DHMIPv6 = 2DATTACH + 2DRA + DBINDING + DAUTH + DCONFIG + (2b) DDAD. Furthermore, a HMIPv6 mobility stack is added in the MN’s protocol stack as opposed to the PMIPv6 scenario where the addition of a mobility stack is not necessary as long as the MN roams within the domain. This adds complexity to the MN. IEEE 802.21-assisted PMIPv6 scheme

With IEEE 802.21 MIH services, the MN and the PMIPv6 domain network entities, in particular the MAG or access router (AR), are informed about parameters necessary in handover decision prior to the actual handover process. Furthermore, intelligent handover decisions to optimal subnets are made with collaboration between the MN and the network entities. Thus, the MIH services enhance network discovery and selection. The IEEE 802.21-assisted PMIPv6 scheme exploits the services of the MIHF to reduce handover delay, in particular, the access authentication delay component which can cause significant delay in network-based mobility management handovers.

RA

Binding Registration

Hence, in terms of PMIPv6 delay notation, DBINDING(HMIPv6) ≈ DPBU + DPBA + DATTACH +DRA and DMD ≈ DATTACH +DRA. Of note is that according to [10] the MAG in PMIPv6 only sends the router advertisement (RA) after completing the binding registration with the LMA, unlike in HMIPv6 where RA is sent to MN before binding registration. The handover delay in HMIPv6 in terms of PMIPv6 delay notation is,

C.



RS

BU

DHMIPv6 = DMD + DBINDING(HMIPv6) + DAUTH + DCONFIG + (2a) DDAD.

AAA request AAA reply

Data flow

Figure 4. HMIPv6 domain handover signaling call flow. It is evident from this figure that the MN is directly involved in mobility-related signaling. Therefore, the binding registration (BU and BA) time is longer in a host-based localized mobility management scheme than in a networkbased localized mobility management scheme. We are assuming that both the PMIPv6 and HMIPv6 domains have 2-level hierarchical structures, and only the MNs are mobile. Thus, DBINDING(HMIPv6) > DBINDING, where DBINDING(HMIPv6) = DBU +DBA. Also, movement detection delay DMD = DRS + DRA and DDAD are known to be long and time-consuming operations that can degrade handover performance significantly in host-based mobility management schemes as mentioned in [17]. Therefore, DMD > DATTACH where DATTACH ≈ DRS (≠ DRA). The handover delay in HMIPv6 is,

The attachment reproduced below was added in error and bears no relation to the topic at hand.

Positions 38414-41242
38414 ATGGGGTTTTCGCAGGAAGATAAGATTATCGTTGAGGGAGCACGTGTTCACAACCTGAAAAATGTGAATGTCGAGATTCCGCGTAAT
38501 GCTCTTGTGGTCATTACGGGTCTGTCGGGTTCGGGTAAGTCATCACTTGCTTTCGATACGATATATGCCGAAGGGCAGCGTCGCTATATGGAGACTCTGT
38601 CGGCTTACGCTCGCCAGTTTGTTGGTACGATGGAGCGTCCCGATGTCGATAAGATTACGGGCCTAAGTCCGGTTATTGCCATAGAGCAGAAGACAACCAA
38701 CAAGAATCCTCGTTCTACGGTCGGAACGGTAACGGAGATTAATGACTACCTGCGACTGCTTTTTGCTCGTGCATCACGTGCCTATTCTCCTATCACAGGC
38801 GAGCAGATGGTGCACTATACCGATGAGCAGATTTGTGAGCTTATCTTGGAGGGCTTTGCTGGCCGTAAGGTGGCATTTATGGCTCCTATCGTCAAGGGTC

MIH services enable some operations to be performed prior to the handover process while the MN is still connected to the old MAG link. Thus, when the handover is eventually performed, there will be fewer delay-causing phases executed. For example, the authentication delay is dealt with by enabling the new MAG to authenticate the MN ahead of time. Utilizing the MIIS service, the MN and AR/MAG get to know of their heterogeneous neighboring networks’ characteristics by requesting from information elements at a centralized information or MIIS server (which comprises a policy store and AAA server). The information server is assumed to be collocated with the LMA in this paper as shown in Fig. 5.

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IP Backbone

Internet CN

LMA MIH

• ••

MAG1



MIH

Information server (MIIS Server) MAG3 MIH MAG2 PoA MIH



• •

PoA

PoA MIH

MN

Figure 5. IEEE 802.21-enabled PMIPv6 domain and Mobile Node. The information elements in the server provide information that is essential for making intelligent handover decisions, such as, general information and access network specific information (e.g. network cost, security, QoS capabilities, service level agreements, etc.), point of attachment specific information (e.g. proxy care-of-address, data rates, MAC addresses, etc.), and other access network specific information. Dynamic information such as attached MNs’ policy profiles together with authentication information (with relevant cookies) and stable identities of the MNs is also included in the information server. Consequently, every MAG is always aware of its neighboring environment by utilizing MIH services to get information by requesting from the information elements in the central information server. The MIH services, i.e. MIES and MICS, are triggered by different dynamic events such as the attachment or detachment events of a MN in a MAG and varying handover decision parameters exceeding predefined thresholds. In particular, the MIES service notifies relevant handover decision engines about imminent handover while also updating the information server. Maintenance of the information server is very feasible since the localized PMIPv6 domain is possibly administered by a single operator or by cooperating service providers. Assuming a trust relationship between the MAGs in the IEEE 802.21-enabled PMIPv6 domain, and through the utilization of proactive signaling deliberations via MIH services between the MAGs (on behalf of the attached MNs) and the Information server, a new MAG will immediately get information about MNs attaching to neighbor-